The Poli Theater was completed in 1907 at a cost of $250,000.00, a huge fortune in those days. Dollar figures from those days must be multiplied by about 35 to 40 times to equate the numbers to today's inflated figures. Local builder Frank Ricca, who contracted the constructing of the theater, is said to have lost some $30,000.00 on the deal because of changes in the original plans. The theater opened on Labor Day of that year. The opening was a gala event with Mayor J. Benjamin Dimmick presiding. It was on the 200 block of Wyoming Avenue. It was considered one of the finest show houses in the country.The theater sat 2,000 people. It had a lower floor, a mezzanine and a first and second balcony. Admission was ten cents with shows afternoons and evenings. A small part of the theater is still being used as a dollar movie called The Ritz. The theater was constructed for Sylvester Z. Poli of New Haven, Connecticut, an immigrant fromItaly, who later became a millionaire. He came to the United States at the age of 23, in 1881. He began his apprenticeship in show business at the Eden Muse in New York. He operated the Poli Theater as part of a chain, for 18 years from 1907 to 1925. He built a similar theater in Wilkes-Barre. The first manager in Scranton was John H. Docking, who was associated with Mr. Poli¼s New England operations in the large chain of theaters. Later the theater was managed by Frank Whitbeck and John McCarthy. The house orchestra leader was Charlie Meissels. The stage crew was headed up by Landy Campbell and head electrician Terence Carden. The main season ran from early Fall through late Spring. Smaller attractions filled the summer shows.

The Poli Theater Entrance in Wilkes-Barre.

On Sundays theaters were closed due to "blue" laws put through by religious groups who did not want people to have entertainment available on the Christian day of worship. This was convenient for show people as it enabled them to travel to and from cities such as New York City, Philadelphia, Harrisburg, Pittsburgh, etc., and get rested in time for a Monday opening. The theater originally featured only live entertainment and later films along with the live entertainment. The Poli Theaters in Scranton and Wilkes-Barre were acquired by the Union Theater Company in 1924. They were operated by the Comerford Amusement company for over a year until they were taken over by a new enterprise headed by Fred Hermann, who had been with Comerford for years. In 1927 the theater ended it's era of vaudeville and showed films only. It was soon renamed The Ritz. In 1930 it was remodeled and renamed as the Comerford. Recently it was again renamed the Ritz and it still stands, though much changed. The entire chain was sold by Mr. Poli in 1927 for thirty million dollars to Fox Enterprise headed by William Fox. They later became part of the Twentieth Century Fox organization. Mr. Poli died in 1937, two years after he and his wife celebrated their 50th wedding anniversary.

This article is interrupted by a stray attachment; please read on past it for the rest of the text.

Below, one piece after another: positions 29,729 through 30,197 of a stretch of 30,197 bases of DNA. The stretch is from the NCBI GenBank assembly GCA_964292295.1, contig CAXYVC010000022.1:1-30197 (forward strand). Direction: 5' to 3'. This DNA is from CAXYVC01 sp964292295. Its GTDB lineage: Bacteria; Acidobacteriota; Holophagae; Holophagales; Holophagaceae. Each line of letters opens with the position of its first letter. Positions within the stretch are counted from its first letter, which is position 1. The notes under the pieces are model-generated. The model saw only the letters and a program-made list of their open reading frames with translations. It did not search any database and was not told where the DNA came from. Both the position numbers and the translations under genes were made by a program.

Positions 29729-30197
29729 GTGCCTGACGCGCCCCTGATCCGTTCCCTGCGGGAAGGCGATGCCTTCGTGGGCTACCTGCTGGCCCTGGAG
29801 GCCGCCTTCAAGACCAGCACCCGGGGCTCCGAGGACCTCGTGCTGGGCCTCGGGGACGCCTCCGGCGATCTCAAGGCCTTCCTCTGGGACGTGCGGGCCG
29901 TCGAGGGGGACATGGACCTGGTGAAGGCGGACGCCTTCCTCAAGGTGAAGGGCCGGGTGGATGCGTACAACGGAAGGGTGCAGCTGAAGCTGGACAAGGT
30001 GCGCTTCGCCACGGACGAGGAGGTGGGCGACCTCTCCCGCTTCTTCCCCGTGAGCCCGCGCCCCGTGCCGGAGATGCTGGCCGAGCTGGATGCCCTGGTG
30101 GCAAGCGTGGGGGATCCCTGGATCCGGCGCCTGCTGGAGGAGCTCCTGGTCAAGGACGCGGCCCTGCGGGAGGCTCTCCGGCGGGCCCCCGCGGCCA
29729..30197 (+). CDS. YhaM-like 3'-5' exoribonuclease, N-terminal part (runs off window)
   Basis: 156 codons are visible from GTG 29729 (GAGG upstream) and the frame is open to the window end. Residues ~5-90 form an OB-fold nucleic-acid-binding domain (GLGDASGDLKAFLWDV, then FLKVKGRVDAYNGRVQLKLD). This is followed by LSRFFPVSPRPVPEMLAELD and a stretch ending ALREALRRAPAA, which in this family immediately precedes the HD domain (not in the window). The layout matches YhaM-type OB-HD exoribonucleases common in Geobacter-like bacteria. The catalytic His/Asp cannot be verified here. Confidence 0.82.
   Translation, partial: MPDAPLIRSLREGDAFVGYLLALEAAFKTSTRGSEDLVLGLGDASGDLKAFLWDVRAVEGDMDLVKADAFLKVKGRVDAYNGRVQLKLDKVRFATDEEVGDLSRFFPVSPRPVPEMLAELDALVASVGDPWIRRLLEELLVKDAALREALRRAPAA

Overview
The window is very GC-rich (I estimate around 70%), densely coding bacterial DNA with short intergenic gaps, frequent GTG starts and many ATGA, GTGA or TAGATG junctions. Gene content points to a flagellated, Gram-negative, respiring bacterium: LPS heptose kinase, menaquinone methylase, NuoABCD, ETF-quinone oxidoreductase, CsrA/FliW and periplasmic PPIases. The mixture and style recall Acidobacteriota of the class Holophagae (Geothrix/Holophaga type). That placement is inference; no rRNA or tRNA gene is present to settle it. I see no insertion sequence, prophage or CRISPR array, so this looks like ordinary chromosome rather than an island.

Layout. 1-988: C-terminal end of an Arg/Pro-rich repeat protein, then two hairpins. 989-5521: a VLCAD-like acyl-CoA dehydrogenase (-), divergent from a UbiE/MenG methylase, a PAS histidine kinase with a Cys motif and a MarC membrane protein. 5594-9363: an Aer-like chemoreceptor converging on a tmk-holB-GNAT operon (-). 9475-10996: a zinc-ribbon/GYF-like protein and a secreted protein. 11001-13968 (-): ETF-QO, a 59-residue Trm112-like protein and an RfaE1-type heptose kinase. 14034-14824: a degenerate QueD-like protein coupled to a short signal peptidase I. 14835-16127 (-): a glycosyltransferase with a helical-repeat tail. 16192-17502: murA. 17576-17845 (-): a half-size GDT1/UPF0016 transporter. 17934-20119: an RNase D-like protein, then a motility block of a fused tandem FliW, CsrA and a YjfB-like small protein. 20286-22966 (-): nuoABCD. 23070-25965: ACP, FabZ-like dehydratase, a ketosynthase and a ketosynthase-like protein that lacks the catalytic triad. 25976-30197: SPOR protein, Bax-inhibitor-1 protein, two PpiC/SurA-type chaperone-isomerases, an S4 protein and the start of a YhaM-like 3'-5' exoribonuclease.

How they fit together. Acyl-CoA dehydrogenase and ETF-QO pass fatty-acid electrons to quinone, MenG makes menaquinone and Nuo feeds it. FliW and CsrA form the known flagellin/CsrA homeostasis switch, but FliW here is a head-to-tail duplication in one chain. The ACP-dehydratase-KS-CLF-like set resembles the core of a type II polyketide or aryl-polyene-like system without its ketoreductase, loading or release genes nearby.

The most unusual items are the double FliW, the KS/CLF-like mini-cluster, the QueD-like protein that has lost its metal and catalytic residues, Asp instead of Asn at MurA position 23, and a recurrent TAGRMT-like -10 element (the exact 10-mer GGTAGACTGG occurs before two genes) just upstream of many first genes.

Tourist Information...

Go to Scranton's Houdini Museum.

Go to Pocono Directory
Go to Discount Coupons for Pocono area.
Go to One Page description of major attractions in the Pocono-Poconos-Scranton Wilkes Barre area.
Go to Pocono free discount coupon Page
Go to Detailed Lodging Directory
Go to List of over 200 Scranton Wilkes Barre Pocono area hotels and restaurants listed by area and town.

Go to October Halloween Shows at the Houdini Museum
Go to Scranton - Wilkes Barre Pocono Fun Guide.

Go to Scranton Wilkes Barre History. Historic Jewel of the Pocono Region.
Go to Scranton's Grand Railroad Stations built because of the Scranton's Iron and Steel
Go to Tour 1 of Scranton. A tour of Scranton's skyline and historic buildings.
Go to Tour 2 of Scranton. A tour of Scranton's government buildings.
Go to Tour 3 of Scranton. A tour of Luna Amusement Park .
Go to Tour 4 of Scranton. A tour of the old coal mining area.
Go to Scranton's Grand Railroad Stations built because of Scranton's Iron, Steel and coal.
Go to Old time posters for Lackawanna Railroad promoting clean rides with Phoebe Snow.





© 1989-2003 by The Houdini Museum. No part of any of this document may be reproduced in any form, without written permission. The graphics have been retouched, computer enhanced and resized by the authors.